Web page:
Friday, February 20, 2009

Kids...they'll kill ya!

Actually, I am pretty lucky in the kid department. My oldest, Riley (14), has a pretty good head on her shoulders. She does really well in school, while playing on her school soccer team, an indoor soccer team and being on facebook or texting 23 hours a day. Avery is the younger sister at 8, and is...well, let's just say she has no shortage of personality. She is also very smart, reading at a 5th grade level (and reading a lot), doing well in school in all subjects...and yet, she still finds time to argue with me about the tiniest things! Maybe she'll end up being a lawyer.

We've now been in the Savannah area going on 6 years now I think. This is the first time in my life I have been anywhere long enough (while having kids at the same time) to see changes occur over the long haul. I've seen Riley and her friends at the school she just left go from about age 10 to's been really interesting. I've never really felt so grounded and tied to a place, while at the same time wishing we were still living in San Diego. The school both girls were in (Avery is still there) is small enough that I know many of the kids there. You can see a group of quickie watercolor portraits of many of them done about 2 years ago here (including Riley and Avery). Great school, great bunch of kids and teachers.

To seque into my own art, I will show various portraits of the two girls below (as well as my other daughters, Rowan and Rahne who are now close to 18). You can have portraits done of your kids if you like...or anything else. Check my portrait site at for more samples.

Above are Rowan and Rahne at about 10 years old. Watercolor.

Here is Riley on Halloween when she was about 7 years old. Watercolor and acrylic and Riley actually helped on this one.

Here is Avery at about 6 in a fantasy setting, watercolor.

And here they are both together, about two years ago, acrylic and oil.

I've painted several other pieces of both girls and will likely do many more. They are most often presents for my wife, but also serve as a great document of the growth of these amazing little beings.

Whatever you do, don't ask Riley about the flying babies painting.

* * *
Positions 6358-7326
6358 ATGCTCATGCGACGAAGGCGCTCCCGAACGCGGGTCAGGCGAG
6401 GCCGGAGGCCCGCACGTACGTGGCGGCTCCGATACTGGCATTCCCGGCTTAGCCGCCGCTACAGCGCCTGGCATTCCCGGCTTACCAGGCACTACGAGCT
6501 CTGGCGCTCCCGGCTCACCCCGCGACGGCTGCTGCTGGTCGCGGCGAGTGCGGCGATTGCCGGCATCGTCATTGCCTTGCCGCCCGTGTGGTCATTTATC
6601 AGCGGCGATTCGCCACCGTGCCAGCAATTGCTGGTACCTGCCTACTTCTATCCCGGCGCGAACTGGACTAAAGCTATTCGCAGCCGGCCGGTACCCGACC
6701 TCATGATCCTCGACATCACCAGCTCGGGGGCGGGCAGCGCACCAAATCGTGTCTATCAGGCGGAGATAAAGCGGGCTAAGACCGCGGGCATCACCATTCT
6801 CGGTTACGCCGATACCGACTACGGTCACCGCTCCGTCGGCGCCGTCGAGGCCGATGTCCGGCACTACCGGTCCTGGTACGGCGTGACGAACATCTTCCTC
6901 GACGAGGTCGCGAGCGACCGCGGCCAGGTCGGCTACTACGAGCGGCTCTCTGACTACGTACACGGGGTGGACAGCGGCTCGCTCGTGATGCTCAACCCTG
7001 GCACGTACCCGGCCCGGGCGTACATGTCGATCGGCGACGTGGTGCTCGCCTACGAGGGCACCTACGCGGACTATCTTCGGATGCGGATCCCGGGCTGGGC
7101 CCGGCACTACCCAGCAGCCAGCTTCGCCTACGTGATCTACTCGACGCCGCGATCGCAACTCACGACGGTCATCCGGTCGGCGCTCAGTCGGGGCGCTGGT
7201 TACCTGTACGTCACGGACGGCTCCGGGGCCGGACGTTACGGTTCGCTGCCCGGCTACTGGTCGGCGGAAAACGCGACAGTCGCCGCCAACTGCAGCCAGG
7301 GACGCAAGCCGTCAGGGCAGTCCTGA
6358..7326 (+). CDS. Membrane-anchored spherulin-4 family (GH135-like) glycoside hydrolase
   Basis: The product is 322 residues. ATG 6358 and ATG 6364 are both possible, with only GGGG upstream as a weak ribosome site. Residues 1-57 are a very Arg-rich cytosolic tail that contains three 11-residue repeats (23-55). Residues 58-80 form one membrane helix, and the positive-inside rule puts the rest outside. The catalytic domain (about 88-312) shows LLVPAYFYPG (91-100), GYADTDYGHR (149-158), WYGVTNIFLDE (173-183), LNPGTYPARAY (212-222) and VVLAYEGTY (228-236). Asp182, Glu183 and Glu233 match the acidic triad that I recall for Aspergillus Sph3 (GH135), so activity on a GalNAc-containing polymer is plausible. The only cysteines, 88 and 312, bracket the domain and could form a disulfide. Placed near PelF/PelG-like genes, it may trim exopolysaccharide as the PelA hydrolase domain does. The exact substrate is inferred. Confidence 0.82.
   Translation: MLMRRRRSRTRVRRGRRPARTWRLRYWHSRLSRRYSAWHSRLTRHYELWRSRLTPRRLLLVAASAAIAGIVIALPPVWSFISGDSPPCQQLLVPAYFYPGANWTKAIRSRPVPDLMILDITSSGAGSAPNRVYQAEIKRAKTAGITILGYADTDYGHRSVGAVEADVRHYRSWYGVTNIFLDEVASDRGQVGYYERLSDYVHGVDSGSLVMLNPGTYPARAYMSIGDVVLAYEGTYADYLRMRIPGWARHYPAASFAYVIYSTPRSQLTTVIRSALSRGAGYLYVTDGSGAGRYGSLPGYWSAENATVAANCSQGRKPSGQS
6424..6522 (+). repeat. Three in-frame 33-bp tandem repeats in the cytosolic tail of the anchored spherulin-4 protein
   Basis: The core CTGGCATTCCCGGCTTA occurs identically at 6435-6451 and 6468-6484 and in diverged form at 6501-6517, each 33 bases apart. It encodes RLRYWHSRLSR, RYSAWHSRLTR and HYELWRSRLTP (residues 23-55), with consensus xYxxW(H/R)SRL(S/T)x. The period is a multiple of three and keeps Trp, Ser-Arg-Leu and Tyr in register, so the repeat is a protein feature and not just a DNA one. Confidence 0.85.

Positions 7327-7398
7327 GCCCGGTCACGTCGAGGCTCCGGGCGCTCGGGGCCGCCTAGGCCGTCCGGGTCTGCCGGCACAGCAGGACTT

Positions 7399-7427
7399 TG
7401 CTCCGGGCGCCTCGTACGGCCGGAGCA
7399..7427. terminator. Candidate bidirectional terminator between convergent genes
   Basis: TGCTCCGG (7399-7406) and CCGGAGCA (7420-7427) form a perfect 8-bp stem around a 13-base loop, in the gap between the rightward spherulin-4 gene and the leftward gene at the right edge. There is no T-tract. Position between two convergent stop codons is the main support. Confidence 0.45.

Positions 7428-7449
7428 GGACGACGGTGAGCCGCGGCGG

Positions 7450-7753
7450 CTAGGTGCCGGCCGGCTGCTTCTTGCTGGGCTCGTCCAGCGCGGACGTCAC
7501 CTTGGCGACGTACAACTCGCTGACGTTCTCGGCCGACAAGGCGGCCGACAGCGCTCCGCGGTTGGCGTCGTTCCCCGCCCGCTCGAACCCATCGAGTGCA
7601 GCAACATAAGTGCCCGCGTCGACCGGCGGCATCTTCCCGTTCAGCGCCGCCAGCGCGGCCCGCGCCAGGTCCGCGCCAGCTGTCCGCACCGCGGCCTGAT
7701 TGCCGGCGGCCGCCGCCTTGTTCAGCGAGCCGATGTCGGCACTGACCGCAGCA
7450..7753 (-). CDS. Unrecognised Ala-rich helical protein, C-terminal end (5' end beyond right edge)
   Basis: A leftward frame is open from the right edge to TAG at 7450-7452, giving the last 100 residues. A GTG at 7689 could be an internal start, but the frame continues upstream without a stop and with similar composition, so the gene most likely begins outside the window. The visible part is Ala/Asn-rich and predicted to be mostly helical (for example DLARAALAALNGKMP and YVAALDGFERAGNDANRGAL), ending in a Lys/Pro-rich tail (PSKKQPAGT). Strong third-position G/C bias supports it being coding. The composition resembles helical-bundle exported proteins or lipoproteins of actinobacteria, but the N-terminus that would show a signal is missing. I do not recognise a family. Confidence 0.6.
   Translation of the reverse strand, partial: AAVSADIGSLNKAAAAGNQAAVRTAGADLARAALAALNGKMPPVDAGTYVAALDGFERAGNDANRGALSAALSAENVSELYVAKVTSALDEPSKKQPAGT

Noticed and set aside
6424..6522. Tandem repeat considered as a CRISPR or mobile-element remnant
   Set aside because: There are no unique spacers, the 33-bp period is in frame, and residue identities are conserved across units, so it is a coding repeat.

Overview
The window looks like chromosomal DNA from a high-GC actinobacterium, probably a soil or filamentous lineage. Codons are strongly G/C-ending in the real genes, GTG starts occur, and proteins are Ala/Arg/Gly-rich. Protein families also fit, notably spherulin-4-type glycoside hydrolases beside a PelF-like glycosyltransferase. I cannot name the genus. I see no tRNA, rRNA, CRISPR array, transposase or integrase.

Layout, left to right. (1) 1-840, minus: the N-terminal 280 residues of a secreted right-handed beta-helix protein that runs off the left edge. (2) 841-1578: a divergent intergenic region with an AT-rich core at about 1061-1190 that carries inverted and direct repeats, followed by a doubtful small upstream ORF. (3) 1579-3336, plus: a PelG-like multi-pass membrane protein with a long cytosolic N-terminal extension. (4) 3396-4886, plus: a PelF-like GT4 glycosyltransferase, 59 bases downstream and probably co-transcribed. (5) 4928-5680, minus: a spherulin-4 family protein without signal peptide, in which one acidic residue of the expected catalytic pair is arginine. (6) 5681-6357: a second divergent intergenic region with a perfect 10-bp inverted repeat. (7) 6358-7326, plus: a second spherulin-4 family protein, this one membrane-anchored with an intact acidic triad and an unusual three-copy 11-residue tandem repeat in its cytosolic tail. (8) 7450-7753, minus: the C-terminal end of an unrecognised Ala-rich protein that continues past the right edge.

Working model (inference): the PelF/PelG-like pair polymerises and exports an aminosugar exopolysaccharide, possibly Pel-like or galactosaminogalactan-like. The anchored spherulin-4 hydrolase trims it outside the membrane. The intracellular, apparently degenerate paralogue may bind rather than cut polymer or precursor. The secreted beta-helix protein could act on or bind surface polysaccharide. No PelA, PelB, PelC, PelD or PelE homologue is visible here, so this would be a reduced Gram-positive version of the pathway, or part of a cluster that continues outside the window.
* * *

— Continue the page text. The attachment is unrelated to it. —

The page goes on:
Friday, February 13, 2009

Caricatures and Professors

Wow, so much has changed since my last entry just one week ago. I went out to buy new Dove chocolates, started a new load of wash, repainted a door inside the playroom, changed the rabbit litter...and that's just the exciting stuff.

Don't you wish you were an artist like me?

Actually, one interesting thing I did was go to a teaching seminar (there is one a week for a period of time, each dealing with a different topic with different panel members, etc). It started me to thinking (again) about teaching style. If you were (or are) a college student, what do you prefer, an authoritative figure who you call 'Mr.' or 'Professor' and has definite guidelines for you to follow (and if you don't there are dire consequences)?

Or, do you think you would rather have a more informal professor who tries to have a more fun environment, lets you call him or her by their first name, etc? Which do you think works best for you? And, do you think that method works best for everyone?

I go back and forth between those two options, and question how good I will be as a teacher much of the time. Do I need to be an entertainer? A facilitator? An authoritarian? A buddy? What's your take on this?

On a lighter note (unless you look inside my wallet), below you will find a few items for sale, as well as a look behind the scenes at the sketches that went into the making of said pieces.